How you prepareBy Mayo Clinic staff
Before you undergo external beam radiation therapy, your health care team guides you through a planning process to ensure that radiation reaches the precise spot in your body where it's needed. Planning typically includes:
- Radiation simulation. During simulation, your radiation therapy team works with you to find a comfortable position for you during treatment. It's imperative that you lie still during treatment, so finding a comfortable position is vital. To do this, you'll lie on the same type of table that's used during radiation therapy. Cushions and restraints are used to position you in the right way and to help you hold still. Your radiation therapy team will mark the area of your body that will receive the radiation. Depending on your situation, you may receive temporary marking with a marker or you may receive permanent tattoos.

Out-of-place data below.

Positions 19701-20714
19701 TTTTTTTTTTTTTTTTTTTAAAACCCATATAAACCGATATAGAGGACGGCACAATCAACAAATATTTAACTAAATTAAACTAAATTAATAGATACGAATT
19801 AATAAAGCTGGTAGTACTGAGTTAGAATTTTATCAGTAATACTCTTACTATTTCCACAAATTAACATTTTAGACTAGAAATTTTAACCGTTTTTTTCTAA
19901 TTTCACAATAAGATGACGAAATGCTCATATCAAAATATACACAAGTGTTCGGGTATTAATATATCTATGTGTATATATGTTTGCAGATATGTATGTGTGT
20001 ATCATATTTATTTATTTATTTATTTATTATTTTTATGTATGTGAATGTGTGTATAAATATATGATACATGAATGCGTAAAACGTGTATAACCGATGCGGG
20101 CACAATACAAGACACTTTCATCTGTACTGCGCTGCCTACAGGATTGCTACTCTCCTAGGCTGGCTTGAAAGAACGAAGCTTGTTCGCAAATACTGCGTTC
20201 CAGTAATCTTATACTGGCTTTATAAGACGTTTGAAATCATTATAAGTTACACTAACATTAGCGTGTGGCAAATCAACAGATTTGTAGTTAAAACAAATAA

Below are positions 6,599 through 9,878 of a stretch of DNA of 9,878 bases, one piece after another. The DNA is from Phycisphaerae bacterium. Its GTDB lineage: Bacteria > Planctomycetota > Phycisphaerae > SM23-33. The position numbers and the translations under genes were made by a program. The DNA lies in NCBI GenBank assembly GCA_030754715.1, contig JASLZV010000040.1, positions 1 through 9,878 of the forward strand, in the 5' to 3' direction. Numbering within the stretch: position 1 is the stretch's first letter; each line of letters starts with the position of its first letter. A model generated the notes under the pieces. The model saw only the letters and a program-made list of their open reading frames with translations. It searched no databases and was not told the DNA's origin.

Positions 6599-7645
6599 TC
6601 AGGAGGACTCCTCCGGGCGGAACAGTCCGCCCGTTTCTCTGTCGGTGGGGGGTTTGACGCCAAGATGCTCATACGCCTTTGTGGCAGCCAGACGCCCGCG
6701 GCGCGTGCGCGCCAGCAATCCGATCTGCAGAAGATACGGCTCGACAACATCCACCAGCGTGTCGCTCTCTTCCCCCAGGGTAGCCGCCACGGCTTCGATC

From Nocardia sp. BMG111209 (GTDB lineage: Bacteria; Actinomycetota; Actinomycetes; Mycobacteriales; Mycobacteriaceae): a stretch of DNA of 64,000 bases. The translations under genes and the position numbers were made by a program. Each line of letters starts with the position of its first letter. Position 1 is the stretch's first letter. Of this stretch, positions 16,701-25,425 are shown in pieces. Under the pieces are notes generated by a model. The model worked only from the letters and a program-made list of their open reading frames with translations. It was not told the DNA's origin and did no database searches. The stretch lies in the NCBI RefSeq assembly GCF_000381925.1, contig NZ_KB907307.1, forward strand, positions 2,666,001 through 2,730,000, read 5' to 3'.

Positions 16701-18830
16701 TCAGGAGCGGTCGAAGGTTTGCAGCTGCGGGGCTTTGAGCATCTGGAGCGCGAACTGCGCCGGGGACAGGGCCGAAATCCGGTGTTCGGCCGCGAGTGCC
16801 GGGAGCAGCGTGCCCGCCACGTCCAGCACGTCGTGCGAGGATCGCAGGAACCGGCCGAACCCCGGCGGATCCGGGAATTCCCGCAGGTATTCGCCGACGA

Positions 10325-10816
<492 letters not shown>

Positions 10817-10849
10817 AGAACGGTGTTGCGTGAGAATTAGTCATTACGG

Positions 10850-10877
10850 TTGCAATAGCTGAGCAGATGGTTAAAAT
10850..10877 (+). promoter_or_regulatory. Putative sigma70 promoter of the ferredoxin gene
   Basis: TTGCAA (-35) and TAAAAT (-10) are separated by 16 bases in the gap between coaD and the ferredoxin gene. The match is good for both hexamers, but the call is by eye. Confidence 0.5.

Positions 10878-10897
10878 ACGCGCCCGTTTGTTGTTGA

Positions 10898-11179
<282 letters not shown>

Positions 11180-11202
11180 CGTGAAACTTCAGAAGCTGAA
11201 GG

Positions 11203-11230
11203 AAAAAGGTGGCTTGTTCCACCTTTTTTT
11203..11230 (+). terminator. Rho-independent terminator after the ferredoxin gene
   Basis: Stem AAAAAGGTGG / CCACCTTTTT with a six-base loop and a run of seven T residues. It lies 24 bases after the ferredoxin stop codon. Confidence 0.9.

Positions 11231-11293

- Planning scans. Your radiation therapy team may have you undergo X-rays or computerized tomography (CT) scans to determine the area of your body to be treated.
After the planning process, your radiation therapy team decides what type of radiation and what dose you'll receive based on your type and stage of cancer, your general health, and the goals for your treatment. The precise dose and focus of radiation beams used in your treatment is carefully planned to maximize the radiation to your cancer cells and minimize the harm to surrounding healthy tissue.
- Radiation therapy and you: Support for people with cancer. National Cancer Institute. http://www.cancer.gov/cancertopics/radiation-therapy-and-you/allpages. Accessed May 10, 2011.
- External beam therapy (EBT). RadiologyInfo.org. http://www.radiologyinfo.org/en/info.cfm?pg=ebt. Accessed May 10, 2011.